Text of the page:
Postal Service's finances improve, but not fast enough

The U.S. Postal Service, which has lost money in 19 out of 21 straight quarters, today reported that its financial situation is improving. But it warned things would deteriorate further unless Congress takes action.

In the quarter ending October 1, the USPS lost $354 million, an improvement compared with a year earlier loss of $1.3 billion. Gains in package deliveries helped offset declines in other businesses. The organization shaved $574 million in costs through by cutting 22,800 employees through a voluntary early retirement program. More effective marketing helped as well.  

According to the Postal Service, its assets of $40 billion were outweighed by its $63 billion in liabilities. First Class mail, its most profitable business, saw its volume slump by 4.6 percent, while the surging popularity of e-commerce pushed up shipping and package revenue by 10 percent. But the Postal Service continues to be hobbled by a requirement that it pre-fund its retiree health care costs for 75 years. 

Many ideas have been offered over the years to bolster the finance of the USPS including the sale of surplus property, offering banking services to customers that lack traditional accounts and the ending of Saturday delivery. The proposal to scale back service caused such uproar that the USPS withdrew it.

“It’s no secret that the U.S. Postal Service faces dire financial difficulties that threaten its survival,” said Senator Tom Carper (D-DE), co-sponsor of a USPS reform bill pending before the Senate that’s opposed by postal unions. “While things have improved modestly in recent months, this American Institution needs long-term, comprehensive reform to address its fiscal challenges and that reform can only come from Congress.”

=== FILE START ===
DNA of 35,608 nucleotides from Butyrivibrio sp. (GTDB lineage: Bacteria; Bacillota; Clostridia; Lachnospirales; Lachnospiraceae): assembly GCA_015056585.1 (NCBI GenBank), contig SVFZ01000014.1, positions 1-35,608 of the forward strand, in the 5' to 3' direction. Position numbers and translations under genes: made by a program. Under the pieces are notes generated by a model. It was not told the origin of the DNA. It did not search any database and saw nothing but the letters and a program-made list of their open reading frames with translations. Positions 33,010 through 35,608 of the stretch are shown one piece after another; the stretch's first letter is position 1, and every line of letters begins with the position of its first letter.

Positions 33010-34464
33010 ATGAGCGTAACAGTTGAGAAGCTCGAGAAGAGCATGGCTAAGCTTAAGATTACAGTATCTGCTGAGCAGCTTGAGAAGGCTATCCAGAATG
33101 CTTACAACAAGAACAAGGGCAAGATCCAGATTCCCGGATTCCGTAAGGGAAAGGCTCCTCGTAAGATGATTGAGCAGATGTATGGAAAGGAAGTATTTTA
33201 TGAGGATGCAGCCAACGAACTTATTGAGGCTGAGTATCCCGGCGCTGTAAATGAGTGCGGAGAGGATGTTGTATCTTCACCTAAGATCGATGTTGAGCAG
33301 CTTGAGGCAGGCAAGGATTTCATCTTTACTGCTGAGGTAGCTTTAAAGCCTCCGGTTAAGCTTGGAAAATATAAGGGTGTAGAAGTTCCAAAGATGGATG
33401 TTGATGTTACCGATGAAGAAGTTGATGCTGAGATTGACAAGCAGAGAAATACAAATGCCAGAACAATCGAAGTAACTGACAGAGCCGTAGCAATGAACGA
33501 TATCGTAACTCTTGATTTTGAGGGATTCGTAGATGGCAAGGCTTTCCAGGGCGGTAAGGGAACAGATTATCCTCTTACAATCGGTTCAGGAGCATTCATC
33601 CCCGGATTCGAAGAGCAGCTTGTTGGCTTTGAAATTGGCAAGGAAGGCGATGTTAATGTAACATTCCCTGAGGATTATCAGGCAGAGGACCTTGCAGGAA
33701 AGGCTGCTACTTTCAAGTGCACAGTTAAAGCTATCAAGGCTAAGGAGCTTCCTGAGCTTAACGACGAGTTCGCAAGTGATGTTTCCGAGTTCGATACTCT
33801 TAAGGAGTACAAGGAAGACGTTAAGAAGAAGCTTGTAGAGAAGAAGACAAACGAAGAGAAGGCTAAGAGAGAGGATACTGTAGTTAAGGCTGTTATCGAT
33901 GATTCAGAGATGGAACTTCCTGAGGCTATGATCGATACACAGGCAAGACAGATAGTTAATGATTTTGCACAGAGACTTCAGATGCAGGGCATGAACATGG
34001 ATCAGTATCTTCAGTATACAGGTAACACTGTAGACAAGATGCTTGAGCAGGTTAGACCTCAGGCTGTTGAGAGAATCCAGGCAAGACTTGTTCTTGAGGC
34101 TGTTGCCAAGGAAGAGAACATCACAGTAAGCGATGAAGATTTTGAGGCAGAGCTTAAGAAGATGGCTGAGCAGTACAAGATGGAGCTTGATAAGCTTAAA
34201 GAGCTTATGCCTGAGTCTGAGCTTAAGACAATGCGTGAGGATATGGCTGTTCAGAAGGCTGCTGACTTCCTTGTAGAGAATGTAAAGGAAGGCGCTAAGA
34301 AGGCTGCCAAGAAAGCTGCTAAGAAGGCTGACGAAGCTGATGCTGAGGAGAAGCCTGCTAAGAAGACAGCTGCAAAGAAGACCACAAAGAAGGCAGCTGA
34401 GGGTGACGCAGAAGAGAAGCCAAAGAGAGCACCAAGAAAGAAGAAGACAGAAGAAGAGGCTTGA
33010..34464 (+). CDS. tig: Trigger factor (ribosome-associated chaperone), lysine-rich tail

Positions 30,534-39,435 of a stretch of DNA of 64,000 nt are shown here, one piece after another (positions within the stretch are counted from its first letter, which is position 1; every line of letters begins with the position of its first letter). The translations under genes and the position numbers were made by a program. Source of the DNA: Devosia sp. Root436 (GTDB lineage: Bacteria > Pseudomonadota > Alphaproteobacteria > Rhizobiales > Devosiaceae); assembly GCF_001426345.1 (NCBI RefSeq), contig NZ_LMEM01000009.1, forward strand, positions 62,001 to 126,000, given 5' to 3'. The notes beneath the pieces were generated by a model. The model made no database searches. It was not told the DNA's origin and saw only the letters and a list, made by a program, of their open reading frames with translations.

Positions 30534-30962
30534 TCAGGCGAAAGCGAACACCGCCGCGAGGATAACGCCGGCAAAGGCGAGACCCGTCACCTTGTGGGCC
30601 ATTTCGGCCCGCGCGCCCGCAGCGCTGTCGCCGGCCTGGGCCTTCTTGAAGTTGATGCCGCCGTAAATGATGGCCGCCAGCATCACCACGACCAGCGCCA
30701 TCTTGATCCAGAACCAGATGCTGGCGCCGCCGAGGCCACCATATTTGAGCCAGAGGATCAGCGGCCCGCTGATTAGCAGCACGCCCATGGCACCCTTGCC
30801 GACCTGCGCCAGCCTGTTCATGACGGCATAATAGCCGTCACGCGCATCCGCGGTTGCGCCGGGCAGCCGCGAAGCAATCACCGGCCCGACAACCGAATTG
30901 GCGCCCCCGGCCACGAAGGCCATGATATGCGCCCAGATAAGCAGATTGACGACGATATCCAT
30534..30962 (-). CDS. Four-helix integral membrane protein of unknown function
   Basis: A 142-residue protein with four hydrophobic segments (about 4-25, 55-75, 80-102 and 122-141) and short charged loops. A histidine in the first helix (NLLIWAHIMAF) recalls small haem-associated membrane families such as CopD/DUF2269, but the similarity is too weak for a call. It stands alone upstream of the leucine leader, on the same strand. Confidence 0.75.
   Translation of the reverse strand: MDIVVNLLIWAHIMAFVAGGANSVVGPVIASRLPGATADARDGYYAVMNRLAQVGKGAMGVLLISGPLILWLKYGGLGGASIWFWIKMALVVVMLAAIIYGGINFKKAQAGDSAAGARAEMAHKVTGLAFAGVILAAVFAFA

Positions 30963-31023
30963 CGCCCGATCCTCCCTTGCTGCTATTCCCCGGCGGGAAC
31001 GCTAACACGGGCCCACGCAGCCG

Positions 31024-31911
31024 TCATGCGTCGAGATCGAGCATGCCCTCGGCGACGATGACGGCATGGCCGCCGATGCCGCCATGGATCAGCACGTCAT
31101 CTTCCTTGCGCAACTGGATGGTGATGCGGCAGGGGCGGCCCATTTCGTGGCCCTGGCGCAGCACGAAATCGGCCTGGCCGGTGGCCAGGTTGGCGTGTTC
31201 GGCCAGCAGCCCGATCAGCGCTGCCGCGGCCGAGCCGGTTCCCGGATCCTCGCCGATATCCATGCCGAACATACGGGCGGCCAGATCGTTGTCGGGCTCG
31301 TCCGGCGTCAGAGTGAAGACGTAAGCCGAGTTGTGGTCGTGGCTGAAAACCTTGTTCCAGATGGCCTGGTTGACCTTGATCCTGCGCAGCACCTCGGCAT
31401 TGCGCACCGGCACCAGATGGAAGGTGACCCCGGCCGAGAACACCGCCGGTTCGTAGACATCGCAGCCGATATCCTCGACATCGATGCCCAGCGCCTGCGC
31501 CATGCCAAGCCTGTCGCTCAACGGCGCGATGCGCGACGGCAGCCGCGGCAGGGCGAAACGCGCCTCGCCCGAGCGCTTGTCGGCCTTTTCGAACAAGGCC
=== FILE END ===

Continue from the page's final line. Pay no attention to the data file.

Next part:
Under the bill sponsored by Carper and Sen. Tom Coburn (R-OK), the Postal Service would get $6 billion back that it overpaid to the Federal Employees Retirement System and would change how future payments are calculated. It also would open the door to ending Saturday delivery after 2017 and threatens 100,000 postal jobs, according to the American Postal Workers Union, which described the bill as a “disaster.”

Critics of the USPS have long argued that the pre-funding issue is a red herring designed to divert attention away from the decline in First Class Mail volumes caused by the rise of online bill paying. In fact, a 2012 Government Accountability Office report argues that USPS should continue to fund its retiree health costs in advance and that stopping this arrangement would require larger payments in the future.

Both the USPS and postal unions, however, have disputed the GAO’s conclusion.

  • Jonathan Berr

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